BY ELIOT HAGEN
When I bought tickets to “Righteous Kill,” I was skeptical as to its quality. The prospect of putting Robert De Niro and Al Pacino in the same movie together (again) sounded like the same star-vehicle scheme that studios pulled when they made such turkeys as “The Forbidden Kingdom” and “Basic.” While my suspicions were correct, the film wasn’t terrible. Just not something you’d watch twice.
In typical cop drama form, De Niro and Pacino play a team of aging detectives on the trail of a serial killer who dispatches criminals who happen to slip through the cracks in the justice system. Assuming the killer to be a disenchanted police officer, we see tensions rise to a boiling point between the veteran detectives and two overly ambitious young detectives (played by John Leguizamo and Donnie Wahlberg). The movie also features Curtis Jackson (50 Cent) playing (big surprise) a drug dealer and club owner, but he only has a few minutes of screen time.
Russell Gewirtz’ (“Inside Man”) script doesn’t shine, but it’s not terrible. There are several good scenes, some quick wit, but it’s nothing spectacular. The same thing goes for the direction, cinematography and scoring.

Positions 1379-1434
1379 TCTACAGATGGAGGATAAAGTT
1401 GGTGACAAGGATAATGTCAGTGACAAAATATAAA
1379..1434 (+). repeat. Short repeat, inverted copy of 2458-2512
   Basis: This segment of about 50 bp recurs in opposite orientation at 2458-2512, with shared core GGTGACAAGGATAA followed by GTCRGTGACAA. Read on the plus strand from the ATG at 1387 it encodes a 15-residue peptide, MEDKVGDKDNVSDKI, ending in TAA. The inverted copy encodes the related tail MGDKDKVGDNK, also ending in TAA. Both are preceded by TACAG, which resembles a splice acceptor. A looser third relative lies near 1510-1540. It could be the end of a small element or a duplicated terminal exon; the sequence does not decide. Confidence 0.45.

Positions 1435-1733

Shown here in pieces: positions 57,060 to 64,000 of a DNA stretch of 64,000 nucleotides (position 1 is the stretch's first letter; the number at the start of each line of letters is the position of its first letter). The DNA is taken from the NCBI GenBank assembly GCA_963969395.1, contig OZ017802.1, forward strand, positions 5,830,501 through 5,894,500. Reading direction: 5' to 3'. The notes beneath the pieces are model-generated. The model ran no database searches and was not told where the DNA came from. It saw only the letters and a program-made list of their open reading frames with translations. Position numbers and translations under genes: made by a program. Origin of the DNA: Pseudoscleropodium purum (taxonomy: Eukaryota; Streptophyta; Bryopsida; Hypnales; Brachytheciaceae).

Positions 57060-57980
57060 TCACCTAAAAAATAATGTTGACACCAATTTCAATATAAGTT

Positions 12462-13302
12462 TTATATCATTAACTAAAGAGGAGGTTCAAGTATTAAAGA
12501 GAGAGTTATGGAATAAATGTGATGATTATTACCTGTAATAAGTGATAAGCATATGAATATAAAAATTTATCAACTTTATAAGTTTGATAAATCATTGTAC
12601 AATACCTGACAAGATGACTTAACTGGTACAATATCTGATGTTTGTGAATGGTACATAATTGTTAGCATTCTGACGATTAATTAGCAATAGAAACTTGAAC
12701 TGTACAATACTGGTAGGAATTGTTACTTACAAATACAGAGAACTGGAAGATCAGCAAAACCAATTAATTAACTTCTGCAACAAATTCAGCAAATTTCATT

Anyone going to see this movie is going for two reasons: De Niro and Pacino. Their performances are quite good, but nothing like what they’ve done before. They’re certainly the highlight of the movie, but they aren’t good enough to warrant a second viewing.
With ham-handed attempts at creating a love triangle and some parts that are completely incongruous with the rest of the plot, the pacing and overall progression of the plot suffers from being inconsistent in terms of quality and importance. The worst part of the movie was the ending. In movies like this, the ending is the most important part. That’s when the twist comes and when everything is revealed. That’s when the plot passes the point of no return. In this movie, however, the ending is comprised of a rather gratuitous (not graphic—just inconsequential) rape scene, a good twist and a terrible denouement that leaves the viewer unfulfilled.
The thing is that the movie does nothing to break free of the generic cop drama formula. There’s a bit of a love interest (Carla Gugino), a tough but fair police chief (Brian Dennehy), and, of course, the requisite twist. The problem with the “twist” factor is that experienced viewers will spend the entire movie trying to guess the twist. This movie does something different that made the twist a bit more surprising, but despite that and good performances from its stars, the film is only slightly above average.
If you’re in the market for a cop drama, you could see this or watch an episode of “Law & Order.” You’ll get pretty much the same experience out of both.